The OOPEAA Seinäjoki office has moved.
The Seinäjoki office has moved to Frami D, an office building designed by OOPEAA in 2007. It is a hub for innovative companies, start-ups and technology education. The site is well situated in Seinäjoki at a convenient distance from the railway station and the route 67 on the banks of Seinäjoki river.
Our new address is:
OOPEAA, Tiedekatu 2 FI-60320 Seinäjoki.
Our Helsinki office continues to operate in the same location as before.
OOPEAA is glad to announce that Puukuokka Housing Block project is shortlisted within the finalists for The Plan Awards 2015, in the Housing category.
You can check the full list of shortlisted projects here: http://awards.theplan.it/index.php/shortlisted/shortlist
The first building in the Puukuokka Housing Block was just recently completed. Puukuokka is the first eight-story high wooden apartment building in Finland.
Developed in collaboration with Lakea, it is an energy-efficient trio of multi-story wood-framed flats in the Jyväskylä suburb of Kuokkala, neighboring the Kuokkala Church, also designed by OOPEAA.
We are glad to share with you some of the recent press coverage presenting Puukuokka.
Suomi Seven exhibition now comes to Helsinki at the Museum of Finnish Architecture!
Exhibition opens on Monday, 23. March and ends on 5. May.
Today, Thursday 19th February, at Aalto University, Department of Architecture in Helsinki Anssi Lassila will hold a public lecture.
OOPEAA office, background and projects will be presented at 15.15 in room H103.
The lecture will be in English.
The OOPEAA team is thrilled to be working on a new project for a public sauna to be located on the small Lonna island, between the “Kauppatori” Market Square in the heart of downtown Helsinki and the Suomenlinna fortress, one of the Unesco world heritage sites. The new building is commissioned by the Governing Body of Suomenlinna.
Merry Christmas and a Happy 2015 from the OOPEAA team!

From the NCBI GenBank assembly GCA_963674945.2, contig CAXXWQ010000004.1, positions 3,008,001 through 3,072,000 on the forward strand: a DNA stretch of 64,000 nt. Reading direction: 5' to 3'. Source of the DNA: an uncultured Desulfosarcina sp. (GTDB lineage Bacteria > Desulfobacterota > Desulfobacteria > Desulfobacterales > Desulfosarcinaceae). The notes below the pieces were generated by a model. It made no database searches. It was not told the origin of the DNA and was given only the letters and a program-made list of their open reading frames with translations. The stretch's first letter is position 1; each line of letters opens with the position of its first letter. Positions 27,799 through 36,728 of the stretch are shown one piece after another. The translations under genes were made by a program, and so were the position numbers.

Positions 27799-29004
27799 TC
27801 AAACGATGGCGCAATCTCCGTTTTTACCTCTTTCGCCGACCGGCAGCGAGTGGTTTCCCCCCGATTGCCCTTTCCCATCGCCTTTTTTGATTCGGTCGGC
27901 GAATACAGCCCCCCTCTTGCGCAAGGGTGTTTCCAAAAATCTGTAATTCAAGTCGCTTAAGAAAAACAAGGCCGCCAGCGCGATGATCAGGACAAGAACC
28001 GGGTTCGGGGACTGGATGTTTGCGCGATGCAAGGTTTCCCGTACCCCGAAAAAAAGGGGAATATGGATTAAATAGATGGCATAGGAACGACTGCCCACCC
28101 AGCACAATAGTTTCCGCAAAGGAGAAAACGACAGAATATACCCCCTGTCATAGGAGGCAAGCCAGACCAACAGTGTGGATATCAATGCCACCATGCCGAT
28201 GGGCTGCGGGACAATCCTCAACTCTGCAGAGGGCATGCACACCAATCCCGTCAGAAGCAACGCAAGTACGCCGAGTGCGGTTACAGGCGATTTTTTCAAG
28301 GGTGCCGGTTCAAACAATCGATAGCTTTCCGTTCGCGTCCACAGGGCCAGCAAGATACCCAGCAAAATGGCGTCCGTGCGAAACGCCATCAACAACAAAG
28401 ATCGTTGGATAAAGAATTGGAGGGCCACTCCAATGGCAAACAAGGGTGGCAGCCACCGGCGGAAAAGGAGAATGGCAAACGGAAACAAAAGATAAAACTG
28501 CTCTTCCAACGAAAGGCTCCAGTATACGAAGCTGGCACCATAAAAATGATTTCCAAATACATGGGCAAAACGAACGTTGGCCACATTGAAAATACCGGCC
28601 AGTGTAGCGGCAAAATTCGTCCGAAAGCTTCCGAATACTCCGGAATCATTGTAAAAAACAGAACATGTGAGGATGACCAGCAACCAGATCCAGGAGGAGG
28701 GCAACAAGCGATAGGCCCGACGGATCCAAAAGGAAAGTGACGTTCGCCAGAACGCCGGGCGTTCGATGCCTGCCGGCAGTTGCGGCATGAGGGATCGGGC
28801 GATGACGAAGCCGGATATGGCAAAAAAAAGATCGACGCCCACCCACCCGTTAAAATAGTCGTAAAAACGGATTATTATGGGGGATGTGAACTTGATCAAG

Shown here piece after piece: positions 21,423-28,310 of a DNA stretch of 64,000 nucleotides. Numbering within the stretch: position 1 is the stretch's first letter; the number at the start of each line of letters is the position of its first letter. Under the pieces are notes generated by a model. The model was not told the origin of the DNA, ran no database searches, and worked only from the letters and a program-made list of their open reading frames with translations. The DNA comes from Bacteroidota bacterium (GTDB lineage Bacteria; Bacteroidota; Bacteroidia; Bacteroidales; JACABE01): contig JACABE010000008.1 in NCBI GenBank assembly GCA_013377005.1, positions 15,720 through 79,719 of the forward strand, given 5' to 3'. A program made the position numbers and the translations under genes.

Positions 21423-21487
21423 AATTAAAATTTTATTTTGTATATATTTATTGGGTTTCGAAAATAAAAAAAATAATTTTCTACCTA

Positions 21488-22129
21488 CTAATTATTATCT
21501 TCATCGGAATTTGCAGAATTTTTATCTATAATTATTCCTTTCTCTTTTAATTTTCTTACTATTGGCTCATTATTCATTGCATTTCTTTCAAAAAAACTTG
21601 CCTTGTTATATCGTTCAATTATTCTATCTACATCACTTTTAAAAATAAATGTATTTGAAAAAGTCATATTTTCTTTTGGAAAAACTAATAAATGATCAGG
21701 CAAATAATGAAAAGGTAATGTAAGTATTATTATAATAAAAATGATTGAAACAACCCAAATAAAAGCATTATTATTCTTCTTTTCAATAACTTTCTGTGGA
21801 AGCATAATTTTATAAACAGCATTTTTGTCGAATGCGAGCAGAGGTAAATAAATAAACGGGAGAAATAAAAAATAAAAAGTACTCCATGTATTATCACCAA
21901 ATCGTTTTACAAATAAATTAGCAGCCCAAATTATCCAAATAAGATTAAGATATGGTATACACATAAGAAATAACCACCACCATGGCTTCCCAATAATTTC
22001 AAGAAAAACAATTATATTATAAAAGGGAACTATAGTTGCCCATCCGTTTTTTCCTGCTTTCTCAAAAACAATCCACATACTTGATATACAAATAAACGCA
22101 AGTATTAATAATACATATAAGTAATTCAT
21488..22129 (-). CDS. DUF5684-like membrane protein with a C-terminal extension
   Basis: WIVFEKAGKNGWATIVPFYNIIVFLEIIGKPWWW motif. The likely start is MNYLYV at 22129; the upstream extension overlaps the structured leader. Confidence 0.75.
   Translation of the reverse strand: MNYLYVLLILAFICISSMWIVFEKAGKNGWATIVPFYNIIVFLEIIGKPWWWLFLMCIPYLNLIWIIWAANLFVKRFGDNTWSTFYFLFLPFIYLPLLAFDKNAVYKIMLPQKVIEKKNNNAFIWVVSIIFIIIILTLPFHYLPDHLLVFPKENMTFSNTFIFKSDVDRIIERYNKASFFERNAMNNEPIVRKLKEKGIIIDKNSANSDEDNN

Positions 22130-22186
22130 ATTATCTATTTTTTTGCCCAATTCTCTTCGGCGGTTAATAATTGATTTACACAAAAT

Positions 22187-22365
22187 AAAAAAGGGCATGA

See you next year with more and new works!Read Article
OOPEAA is happy to announce that the first block of the Puukuokka Housing complex is ready!
This week the residents will start moving in into their brand new apartments.
We are proud to announce that House Riihi by OOPEAA was shortlisted as nominee in the WoodPrize / Puupalkinto 2014, organized by Woodinfo / Puuinfo Finland since 1994.
The prize will be assigned today, 27th November, during the happenings of Puupäivä, the Finnish “day of wood”. Organized in Helsinki by Puuinfo.fi, Puupäiva is one of the main events for the wood industry, bringing together firms, producers, builders and designers interested in wood products and technology.
On the occasion, Anssi Lassila and the other finalists will introduce their offices and practices.
The happening for the Wood Prize will take place in Wanha Satama, Helsinki, starting at 16.30. Find more info here.
We are happy to announce that House Riihi has been nominated amongst the projects for the European Union Prize for Contemporary Architecture – Mies van der Rohe Award 2015.
Launched in 1987, the European Union Prize for Contemporary Architecture – Mies van der Rohe Award is one of the most prestigious acknowledgments for European architects.
Funded by the EU Cultural Programme and the Fundacio Mies van der Rohe (FMvdR) – Barcelona, the biannual prize gives credit to professionals who are developing the architectural practice through new ideas and technologies, to build better spaces and cities.
Kärsämäki Church and Kuokkala Church were selected as shortlisted projects respectively in 2005 and 2010. We are glad to see the work of OOPEAA nominated once again as a candidate for the prize, this time with the House Riihi, a single family house situated in the midst of the traditional farm landscape of Ostrobothnia.
House Riihi is located in a valley-like area next to a small island of forest on the side of a farm field. The view of the valley with the field has a strong presence in the house and the buildings are organized in a traditional manner around an inner yard so that they give shelter and frame vistas into the landscape. The house blends in with the surrounding nature through its shape and the materials used. Its exterior, interior and frame are all made of wood. Compressed wood has been used for insulation and paper has been used for sealing. The objective was to create a healthyand ecological building that can be recycled when it reaches the end of its life cycle.
The wood is felled from the local forest and the house has been built in close collaboration with skilled local craftsmen making use of the traditional methods of building, applying their knowledge for example in the construction of the four heat retaining fire places that can be used to provide hot water to the house and to heat the house even in the cold Finnish winter weather. The wood in the exterior parts has intentionally been left untreated in order to allow it to naturally turn grey over time. All metal parts in the building are made of untreated aluminum produced in a local factory nearby. The lighting system in the house is supplied with batteries that are charged with solar power. It is possible to live in the house without being dependent on the power grid and on the water and drainage grids. The house is a low energy building. Creating a dialogue between the local tradition and a contemporary approach, it offers a natural framework for sustainable living.